"treated" wood

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http://www.easy2diy.com/cm/easy/diy_ht_3d_index.asp?page_id5779940

Well, unless you're prepared to point out where the errors are, the only error of any importance is your post wasting people's time.
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Upscale wrote:

Wasted time? How long does it take you to read one sentence? :-p
--

-MIKE-

"Playing is not something I do at night, it's my function in life"
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On Sun, 15 Mar 2009 21:44:16 -0500, Mike Paulsen

The only problem I've found with those is that they never match what I've needed for any particular application. They always seem to require adjusting the rise of at least one of the steps to match the required height. I don't like steps, even if there's only two of them, that don't have equal rise and run for each step.
I've always found it very simple and easy to design and lay out the steps on a 2x using the formula "2 x Rise + Run = 26 to 28 inches". Makes for a set of comfortable steps which can be made to fit most any location and have equal rise and run for each step.
Tom Veatch Wichita, KS USA
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"Tom Veatch" wrote

Yep, that is what the old framers square is for. I wonder if very many folks these days know how to mark and cut some steps the old fashioned way? It wasn't long ago that this was a common skill.
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Somewhere is a book of yore on the many uses of the framing square. Mine has been lost for about 20 years. I'm sure there are reprints available on the web, but I've been too limited of access lately to look it up.
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snipped-for-privacy@nospam.com says...

Was it in the first book in the Audels Carpenters and Builders Guide? (4 book set)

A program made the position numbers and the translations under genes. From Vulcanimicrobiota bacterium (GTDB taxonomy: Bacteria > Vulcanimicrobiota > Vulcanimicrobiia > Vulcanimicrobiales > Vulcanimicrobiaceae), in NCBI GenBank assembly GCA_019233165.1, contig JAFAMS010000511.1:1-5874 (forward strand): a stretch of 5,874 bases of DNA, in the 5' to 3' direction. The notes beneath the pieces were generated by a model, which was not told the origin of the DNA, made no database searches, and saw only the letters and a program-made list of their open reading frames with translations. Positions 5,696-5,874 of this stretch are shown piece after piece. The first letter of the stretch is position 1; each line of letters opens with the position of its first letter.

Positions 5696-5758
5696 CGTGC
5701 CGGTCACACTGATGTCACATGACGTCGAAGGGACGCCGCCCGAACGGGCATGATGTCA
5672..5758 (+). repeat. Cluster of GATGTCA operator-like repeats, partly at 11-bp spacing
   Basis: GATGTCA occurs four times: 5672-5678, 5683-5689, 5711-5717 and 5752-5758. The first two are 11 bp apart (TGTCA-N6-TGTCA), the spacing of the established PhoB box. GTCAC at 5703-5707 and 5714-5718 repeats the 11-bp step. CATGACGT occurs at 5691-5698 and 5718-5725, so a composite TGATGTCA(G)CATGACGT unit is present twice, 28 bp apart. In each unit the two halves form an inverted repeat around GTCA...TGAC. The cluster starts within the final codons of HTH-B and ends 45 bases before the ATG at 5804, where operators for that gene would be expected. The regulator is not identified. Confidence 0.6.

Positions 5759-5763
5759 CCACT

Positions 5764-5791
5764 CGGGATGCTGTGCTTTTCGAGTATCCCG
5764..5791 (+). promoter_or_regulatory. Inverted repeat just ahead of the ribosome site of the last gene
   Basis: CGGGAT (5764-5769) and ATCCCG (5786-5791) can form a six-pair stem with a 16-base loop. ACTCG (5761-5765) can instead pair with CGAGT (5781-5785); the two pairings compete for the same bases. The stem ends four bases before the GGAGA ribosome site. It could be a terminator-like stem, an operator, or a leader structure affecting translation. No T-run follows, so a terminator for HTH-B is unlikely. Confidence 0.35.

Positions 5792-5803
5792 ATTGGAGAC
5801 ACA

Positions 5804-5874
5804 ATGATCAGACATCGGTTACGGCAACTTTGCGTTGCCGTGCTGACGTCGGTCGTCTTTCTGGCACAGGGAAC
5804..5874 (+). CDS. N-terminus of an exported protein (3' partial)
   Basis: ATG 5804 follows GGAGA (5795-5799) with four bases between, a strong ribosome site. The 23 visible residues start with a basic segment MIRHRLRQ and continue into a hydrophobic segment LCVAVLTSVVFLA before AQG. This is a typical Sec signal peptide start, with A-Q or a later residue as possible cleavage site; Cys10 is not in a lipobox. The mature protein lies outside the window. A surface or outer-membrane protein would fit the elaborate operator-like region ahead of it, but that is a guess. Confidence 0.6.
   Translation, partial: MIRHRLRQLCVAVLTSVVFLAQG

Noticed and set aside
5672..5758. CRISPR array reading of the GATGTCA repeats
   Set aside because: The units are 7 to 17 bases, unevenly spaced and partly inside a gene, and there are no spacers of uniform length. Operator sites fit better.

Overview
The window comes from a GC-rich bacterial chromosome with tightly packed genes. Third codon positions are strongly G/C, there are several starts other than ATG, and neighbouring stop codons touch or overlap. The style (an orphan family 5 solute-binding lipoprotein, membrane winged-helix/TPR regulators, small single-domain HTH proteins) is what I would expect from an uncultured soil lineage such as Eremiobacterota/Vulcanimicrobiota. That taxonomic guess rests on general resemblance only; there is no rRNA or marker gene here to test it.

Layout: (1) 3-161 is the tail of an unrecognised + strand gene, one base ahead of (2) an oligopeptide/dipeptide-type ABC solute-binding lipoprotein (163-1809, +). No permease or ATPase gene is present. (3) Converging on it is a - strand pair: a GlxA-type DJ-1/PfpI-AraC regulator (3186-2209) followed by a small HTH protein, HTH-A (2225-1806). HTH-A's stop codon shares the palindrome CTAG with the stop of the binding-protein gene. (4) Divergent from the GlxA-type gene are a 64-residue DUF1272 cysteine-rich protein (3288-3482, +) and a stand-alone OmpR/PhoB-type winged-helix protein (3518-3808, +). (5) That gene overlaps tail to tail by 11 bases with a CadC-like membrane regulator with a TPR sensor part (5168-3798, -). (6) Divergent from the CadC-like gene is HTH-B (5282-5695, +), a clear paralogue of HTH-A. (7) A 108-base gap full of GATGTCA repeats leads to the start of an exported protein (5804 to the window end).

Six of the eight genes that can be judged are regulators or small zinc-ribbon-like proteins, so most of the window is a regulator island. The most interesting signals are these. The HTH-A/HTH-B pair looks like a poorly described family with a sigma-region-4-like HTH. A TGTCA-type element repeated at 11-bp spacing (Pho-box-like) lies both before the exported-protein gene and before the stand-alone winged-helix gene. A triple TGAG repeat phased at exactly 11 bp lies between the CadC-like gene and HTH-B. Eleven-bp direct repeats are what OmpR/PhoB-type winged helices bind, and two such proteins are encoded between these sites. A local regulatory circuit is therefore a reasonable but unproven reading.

Chapter 23 How to Use the Steel Square
My set is a third edition dated 1945 and my wife found it at Attic Books in London Ontario.
http://www.atticbooks.ca/index.html
Lee Valley has reprinted it.
http://www.leevalley.com/wood/page.aspx?c=1&pT923&cat=1,46096,46100 &ap=1
Lee Valley has also extracted the chapter in question and turned it into a booklet.
http://www.leevalley.com/wood/page.aspx?c=1&pD935&cat=1,46096,46100
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Ahh......, leave it to Rob Lee to stay a couple steps ahead of us and provide a valuable reference work. It obviously is an insidious plot to to extract some hard earned cash from our wallets!! :)
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Lee Michaels wrote:

Amazon also carries one (Amazon.com product link shortened)37471405&sr=8-1.
Note that if you're considering buying a steel square, get it somewhere where you can look at it first. Most of the ones I'm seeing on the shelves in stores have the inch markings along the edges but none of the others. And if you do find one that has the other markings, make sure that they're clearly stamped.
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leemichaels*nadaspam*@comcast.net says...

I believe the reprint end of things is Leonard Lee's beiliwick. ........Which would make it a conspiracy :-)
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"phorbin" wrote

Bingo ... thank you!
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Lee Michaels wrote:

Is the a new fangled way? I've always used a square with the little clips that I have, amazingly, not lost.
--

-MIKE-

"Playing is not something I do at night, it's my function in life"
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I jes bought a new framing square. My late brother, a master carpenter, didn't have one in his estate, that I could find. I got those little framing square stops one attaches to keep a repeatable measurement. I will be cutting the stringers with smaller than usual rise cuz mom, at 81, is becoming limited in leg strength. I'm no carpenter, but as a machinist am more than familiar with measuring.
Honestly, I'm enjoying the heck outta learning woodworking. I also like this newsgroup. Seems to have a nice ambience with lottsa folks willing to help a newb like me. ;)
nb
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Treated wood will work fine and last a while. While "ground contact" treated material is supposed to last, it will still rot after some time when contacting the ground. You might consider setting the stringers on some concrete or a partially burried 1/2 cinderblock or anything to help them stay more dry. Also, if you use scews, make sure you use the coated screws made for the treated material. The lumber yard will have them.
Mike O.
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